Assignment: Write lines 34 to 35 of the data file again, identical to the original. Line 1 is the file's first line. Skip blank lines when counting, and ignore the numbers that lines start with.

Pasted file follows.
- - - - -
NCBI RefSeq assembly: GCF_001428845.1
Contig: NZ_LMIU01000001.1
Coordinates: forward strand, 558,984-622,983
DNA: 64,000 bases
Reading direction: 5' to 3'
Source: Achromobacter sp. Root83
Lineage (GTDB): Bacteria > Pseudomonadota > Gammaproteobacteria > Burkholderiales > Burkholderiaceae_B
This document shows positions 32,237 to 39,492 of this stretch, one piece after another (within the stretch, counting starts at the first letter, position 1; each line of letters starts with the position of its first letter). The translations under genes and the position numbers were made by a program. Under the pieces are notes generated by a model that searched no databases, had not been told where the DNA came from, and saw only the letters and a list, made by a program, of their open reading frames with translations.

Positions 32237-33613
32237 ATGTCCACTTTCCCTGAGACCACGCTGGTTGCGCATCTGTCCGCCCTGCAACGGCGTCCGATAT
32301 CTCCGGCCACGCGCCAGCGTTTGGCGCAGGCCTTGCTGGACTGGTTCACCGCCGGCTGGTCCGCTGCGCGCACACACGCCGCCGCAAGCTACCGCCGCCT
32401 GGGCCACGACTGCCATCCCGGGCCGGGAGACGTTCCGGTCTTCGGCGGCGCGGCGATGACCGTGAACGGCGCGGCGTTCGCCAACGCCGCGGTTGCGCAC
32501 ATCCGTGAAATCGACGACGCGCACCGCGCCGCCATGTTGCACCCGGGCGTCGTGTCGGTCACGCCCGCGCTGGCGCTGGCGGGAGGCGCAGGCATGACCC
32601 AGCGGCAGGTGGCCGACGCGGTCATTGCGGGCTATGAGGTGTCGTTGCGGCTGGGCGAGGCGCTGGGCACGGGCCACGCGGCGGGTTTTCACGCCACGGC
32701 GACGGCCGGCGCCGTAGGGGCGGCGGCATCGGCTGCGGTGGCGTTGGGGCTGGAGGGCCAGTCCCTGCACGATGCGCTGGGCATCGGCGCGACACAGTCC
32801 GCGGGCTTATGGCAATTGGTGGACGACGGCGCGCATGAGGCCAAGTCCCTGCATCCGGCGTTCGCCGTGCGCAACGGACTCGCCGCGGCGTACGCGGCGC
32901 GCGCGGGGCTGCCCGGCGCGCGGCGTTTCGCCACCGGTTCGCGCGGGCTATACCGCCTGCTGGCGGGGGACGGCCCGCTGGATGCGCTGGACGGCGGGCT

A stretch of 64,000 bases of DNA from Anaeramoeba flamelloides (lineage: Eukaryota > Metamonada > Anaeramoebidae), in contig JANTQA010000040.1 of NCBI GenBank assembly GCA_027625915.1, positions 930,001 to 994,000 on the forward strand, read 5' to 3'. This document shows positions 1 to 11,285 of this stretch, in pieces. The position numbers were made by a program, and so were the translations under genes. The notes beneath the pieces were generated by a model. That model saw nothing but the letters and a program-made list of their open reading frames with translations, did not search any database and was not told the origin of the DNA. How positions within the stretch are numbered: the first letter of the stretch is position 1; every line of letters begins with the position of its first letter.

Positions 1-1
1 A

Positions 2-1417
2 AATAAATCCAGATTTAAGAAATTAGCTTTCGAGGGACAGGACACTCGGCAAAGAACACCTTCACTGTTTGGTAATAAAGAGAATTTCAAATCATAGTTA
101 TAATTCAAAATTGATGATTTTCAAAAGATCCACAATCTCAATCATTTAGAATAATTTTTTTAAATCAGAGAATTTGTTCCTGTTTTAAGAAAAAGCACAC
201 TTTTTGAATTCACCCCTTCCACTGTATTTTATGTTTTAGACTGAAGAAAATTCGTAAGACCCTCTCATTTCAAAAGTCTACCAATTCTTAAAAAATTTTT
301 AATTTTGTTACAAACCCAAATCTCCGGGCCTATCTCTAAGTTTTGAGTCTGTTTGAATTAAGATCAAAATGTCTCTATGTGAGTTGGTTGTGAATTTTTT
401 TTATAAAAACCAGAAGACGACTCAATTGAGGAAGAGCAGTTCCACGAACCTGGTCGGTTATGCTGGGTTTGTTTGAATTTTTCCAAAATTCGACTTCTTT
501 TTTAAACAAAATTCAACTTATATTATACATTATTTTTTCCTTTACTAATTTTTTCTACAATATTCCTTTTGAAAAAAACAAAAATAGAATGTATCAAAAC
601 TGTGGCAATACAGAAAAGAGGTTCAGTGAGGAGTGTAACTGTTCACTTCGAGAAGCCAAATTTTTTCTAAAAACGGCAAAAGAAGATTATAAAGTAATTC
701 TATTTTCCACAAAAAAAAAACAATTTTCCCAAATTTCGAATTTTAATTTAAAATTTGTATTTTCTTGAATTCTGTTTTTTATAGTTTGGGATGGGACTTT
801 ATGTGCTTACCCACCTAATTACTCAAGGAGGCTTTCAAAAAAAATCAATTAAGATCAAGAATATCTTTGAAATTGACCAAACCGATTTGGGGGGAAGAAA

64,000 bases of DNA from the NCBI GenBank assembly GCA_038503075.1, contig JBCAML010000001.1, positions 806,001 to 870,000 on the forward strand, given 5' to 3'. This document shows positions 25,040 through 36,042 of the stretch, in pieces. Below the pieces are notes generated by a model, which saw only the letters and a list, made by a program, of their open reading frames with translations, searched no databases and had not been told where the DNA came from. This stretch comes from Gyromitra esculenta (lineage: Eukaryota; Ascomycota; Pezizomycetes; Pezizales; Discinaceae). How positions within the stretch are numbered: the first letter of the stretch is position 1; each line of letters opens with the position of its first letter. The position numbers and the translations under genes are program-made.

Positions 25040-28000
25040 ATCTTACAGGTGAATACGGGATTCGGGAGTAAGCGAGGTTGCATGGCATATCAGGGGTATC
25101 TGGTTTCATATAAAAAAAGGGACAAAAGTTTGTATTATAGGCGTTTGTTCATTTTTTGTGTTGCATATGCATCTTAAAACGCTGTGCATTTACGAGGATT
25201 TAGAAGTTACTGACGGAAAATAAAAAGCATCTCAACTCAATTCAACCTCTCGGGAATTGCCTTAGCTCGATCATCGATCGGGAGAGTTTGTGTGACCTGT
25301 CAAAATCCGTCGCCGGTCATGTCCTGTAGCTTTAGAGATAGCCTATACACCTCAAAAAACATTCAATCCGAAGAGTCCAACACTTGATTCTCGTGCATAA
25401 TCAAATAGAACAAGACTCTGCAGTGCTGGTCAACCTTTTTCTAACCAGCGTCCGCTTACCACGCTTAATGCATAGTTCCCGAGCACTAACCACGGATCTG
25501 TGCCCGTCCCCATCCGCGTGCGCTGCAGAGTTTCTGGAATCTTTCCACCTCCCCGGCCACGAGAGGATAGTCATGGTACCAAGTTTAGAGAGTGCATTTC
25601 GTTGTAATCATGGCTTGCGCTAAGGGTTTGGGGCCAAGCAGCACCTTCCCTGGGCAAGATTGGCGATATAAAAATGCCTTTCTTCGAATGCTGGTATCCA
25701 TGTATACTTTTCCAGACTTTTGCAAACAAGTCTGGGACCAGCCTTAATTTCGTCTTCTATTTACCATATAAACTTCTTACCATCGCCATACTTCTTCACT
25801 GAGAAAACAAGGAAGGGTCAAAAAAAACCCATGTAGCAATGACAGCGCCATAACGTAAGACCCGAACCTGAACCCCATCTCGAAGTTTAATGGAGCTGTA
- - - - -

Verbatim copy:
25101 TGGTTTCATATAAAAAAAGGGACAAAAGTTTGTATTATAGGCGTTTGTTCATTTTTTGTGTTGCATATGCATCTTAAAACGCTGTGCATTTACGAGGATT
25201 TAGAAGTTACTGACGGAAAATAAAAAGCATCTCAACTCAATTCAACCTCTCGGGAATTGCCTTAGCTCGATCATCGATCGGGAGAGTTTGTGTGACCTGT